Even others authors reported that the appearance of soft tissues is as important to the aesthetic termination of the treatment as to the appearance of the implant-supported restoration itself [15-18]. The mucogingival aspects, such as the health of the periimplant tissues, the presence of the interproximal papilla, and the amount of buccal bone support are factors that must be in harmony with the hard and soft tissues of adjacent teeth [19].


The main limitations for obtaining natural patterns in implantsupported restorations can be overcome with the association of techniques, depending on each clinical case, which must be correctly evaluated and studied, considering all their limitations. The desired goal is achieved and extremely esthetic results can be obtained, close to perfection [16]. Villaça; Barros; Novaes Junior [26] reports that immediate implants are indicated in cases of dental extraction due to endodontic problems, root fractures or extensive caries, in which the bone walls of the alveolus remain intact. This consideration is based on the importance of achieving good initial stability of the implant to obtain a good prognosis of the case. Such indications are explained by the impossibility of maintaining the dental element in the oral cavity, so that there is minimal inflammation/bone resorption and in cases where the aesthetic function and the patient's self-esteem should be maintained.

In relation to prosthetic planning, for the choice of pillar several factors should be considered, such as visibility of the region, for example, smile line, gingival biotype, color of neighboring teeth, patient's expectations [9, 22].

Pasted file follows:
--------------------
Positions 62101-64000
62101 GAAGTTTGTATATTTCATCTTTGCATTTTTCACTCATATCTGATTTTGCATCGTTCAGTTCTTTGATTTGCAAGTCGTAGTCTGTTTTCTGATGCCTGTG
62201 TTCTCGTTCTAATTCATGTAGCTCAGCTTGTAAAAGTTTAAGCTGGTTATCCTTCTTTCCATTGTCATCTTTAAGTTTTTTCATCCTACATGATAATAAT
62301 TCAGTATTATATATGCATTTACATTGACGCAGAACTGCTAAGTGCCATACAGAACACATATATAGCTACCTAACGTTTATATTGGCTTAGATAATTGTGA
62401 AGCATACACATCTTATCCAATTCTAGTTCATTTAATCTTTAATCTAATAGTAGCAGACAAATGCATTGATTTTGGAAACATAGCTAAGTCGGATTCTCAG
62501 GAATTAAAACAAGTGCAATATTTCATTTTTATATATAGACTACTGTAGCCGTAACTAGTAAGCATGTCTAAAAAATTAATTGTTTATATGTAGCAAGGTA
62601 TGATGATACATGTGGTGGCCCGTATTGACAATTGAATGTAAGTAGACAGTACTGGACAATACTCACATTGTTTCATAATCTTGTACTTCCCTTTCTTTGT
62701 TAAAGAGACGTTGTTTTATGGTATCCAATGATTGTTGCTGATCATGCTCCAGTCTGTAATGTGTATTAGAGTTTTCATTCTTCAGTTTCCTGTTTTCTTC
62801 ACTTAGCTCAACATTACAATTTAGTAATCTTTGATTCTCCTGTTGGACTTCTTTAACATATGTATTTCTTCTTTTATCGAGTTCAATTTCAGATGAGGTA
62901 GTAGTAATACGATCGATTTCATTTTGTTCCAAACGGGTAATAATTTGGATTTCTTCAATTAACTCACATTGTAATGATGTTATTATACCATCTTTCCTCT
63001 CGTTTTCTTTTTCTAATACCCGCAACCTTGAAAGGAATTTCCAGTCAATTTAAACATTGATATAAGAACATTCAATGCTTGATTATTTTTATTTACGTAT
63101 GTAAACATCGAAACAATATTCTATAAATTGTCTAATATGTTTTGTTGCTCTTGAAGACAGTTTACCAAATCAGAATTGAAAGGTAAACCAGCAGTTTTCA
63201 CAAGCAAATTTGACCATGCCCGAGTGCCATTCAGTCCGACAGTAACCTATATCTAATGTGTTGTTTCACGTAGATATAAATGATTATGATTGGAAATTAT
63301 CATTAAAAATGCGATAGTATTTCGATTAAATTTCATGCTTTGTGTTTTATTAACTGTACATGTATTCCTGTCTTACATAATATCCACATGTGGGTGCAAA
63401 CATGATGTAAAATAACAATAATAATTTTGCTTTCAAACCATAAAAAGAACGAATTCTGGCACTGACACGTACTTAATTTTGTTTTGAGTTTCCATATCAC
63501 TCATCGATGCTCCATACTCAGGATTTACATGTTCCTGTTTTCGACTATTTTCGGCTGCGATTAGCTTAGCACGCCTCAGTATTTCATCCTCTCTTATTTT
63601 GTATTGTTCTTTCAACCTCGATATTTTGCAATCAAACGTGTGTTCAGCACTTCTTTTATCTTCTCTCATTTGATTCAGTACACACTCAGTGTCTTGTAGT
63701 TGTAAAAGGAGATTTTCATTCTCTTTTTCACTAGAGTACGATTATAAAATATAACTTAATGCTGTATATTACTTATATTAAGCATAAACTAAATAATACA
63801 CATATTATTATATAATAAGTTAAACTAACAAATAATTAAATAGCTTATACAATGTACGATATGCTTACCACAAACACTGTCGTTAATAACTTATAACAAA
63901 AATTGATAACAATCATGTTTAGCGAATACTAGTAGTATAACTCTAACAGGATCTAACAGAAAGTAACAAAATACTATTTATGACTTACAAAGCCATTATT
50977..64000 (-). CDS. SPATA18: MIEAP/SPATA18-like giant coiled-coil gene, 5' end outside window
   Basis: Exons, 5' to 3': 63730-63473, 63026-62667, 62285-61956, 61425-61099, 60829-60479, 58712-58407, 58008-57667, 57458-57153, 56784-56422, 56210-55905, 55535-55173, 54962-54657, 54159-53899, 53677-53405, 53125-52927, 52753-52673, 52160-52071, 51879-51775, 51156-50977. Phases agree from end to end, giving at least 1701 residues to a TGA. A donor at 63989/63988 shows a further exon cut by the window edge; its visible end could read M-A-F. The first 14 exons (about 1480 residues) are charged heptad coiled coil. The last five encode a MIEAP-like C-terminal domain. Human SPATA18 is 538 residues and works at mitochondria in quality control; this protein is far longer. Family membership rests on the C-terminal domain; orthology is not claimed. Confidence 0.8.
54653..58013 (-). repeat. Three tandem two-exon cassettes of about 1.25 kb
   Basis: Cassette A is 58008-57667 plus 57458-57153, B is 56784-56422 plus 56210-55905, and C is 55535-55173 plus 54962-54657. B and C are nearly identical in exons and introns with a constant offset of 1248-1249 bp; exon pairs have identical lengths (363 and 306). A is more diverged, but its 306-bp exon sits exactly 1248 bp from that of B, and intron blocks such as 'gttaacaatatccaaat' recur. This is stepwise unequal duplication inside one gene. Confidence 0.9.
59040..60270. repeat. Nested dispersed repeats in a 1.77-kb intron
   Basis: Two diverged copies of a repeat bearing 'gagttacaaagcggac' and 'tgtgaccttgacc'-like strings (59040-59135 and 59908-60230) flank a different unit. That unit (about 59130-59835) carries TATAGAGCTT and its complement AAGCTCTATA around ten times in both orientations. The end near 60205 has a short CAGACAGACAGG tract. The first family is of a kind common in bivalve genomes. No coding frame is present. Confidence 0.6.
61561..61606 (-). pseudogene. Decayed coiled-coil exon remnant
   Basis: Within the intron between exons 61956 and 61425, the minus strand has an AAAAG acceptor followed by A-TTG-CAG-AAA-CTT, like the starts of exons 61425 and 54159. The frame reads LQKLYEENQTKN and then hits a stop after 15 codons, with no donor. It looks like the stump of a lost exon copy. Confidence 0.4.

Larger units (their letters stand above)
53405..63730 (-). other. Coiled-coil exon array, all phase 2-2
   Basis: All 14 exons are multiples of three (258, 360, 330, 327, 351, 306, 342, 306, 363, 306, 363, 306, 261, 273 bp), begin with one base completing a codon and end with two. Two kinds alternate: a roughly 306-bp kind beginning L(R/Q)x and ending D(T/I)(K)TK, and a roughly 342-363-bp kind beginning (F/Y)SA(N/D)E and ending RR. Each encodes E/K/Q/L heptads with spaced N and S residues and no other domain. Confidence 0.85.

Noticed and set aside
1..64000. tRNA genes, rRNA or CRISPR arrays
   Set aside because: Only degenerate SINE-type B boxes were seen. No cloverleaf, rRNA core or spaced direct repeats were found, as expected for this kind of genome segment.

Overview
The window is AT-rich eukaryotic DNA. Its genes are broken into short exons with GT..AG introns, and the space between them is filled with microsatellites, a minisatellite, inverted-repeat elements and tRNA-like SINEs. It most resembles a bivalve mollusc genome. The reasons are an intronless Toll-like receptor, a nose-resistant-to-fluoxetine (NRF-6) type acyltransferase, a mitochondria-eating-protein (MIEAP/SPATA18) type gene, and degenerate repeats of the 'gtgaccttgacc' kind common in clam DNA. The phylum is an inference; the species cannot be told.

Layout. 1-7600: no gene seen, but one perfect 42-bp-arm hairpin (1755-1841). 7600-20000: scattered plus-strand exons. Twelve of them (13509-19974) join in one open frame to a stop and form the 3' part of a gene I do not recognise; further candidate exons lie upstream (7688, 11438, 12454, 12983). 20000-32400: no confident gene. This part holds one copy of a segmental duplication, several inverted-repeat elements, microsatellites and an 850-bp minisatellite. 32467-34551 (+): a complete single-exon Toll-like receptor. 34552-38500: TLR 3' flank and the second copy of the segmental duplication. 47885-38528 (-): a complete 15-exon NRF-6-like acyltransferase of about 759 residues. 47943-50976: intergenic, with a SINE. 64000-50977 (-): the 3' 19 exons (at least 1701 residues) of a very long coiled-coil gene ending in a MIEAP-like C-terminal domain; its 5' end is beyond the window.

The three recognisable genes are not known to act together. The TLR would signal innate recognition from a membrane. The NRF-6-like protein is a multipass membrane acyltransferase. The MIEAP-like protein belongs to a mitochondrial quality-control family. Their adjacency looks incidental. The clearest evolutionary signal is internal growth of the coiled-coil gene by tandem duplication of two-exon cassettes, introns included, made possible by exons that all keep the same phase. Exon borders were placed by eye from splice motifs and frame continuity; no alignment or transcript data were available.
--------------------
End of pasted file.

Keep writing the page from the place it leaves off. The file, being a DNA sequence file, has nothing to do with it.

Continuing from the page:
Despite the existence of several clinical resources to obtain aesthetics in rehabilitations with integrated bone implants, the professional must have clinical judgment to judge what is ideal, feasible or unviable in a treatment [13].

Dental implants require special evaluation and care. Rehabilitation should be considered by evaluating the regions of the bone crest around implants as well as the consequences related to soft tissue in order to achieve the aesthetic expectations of the patients. And the relationship between bone-implant has been favoring the primary stability and control of micromovements that are being achieved.

It is noticed that in previous implants it is necessary to observe some fundamental aspects in obtaining aesthetics and adequate functionality [3]. As much as its importance of these aspects is present in the restorations with implants in esthetic areas.

Thus, planning in the procedure should be a safe alternative to obtain satisfactory aesthetic results, since the failure of this step can lead to irreversible aesthetic and functional failures, generating to the patient, besides other inconveniences, a great discomfort and aesthetic discontent. Therefore, it is important to make a selection of the cases correctly, allowing bone and gingival tissues to be preserved, structures indispensable for the success of the treatment, as well as the selection of the implant, prosthetic component and the way of insertion of the implant according to the need of each case [4].


In the present study, it was observed that in order to achieve the success of the treatment with implants in the anterior region, it is necessary to relate the predictability of its osseointegration and its functional rehabilitation of mastication. The current concern of patients who undergo this type of treatment is directly linked to the aesthetics of the smile, defying modern dentistry.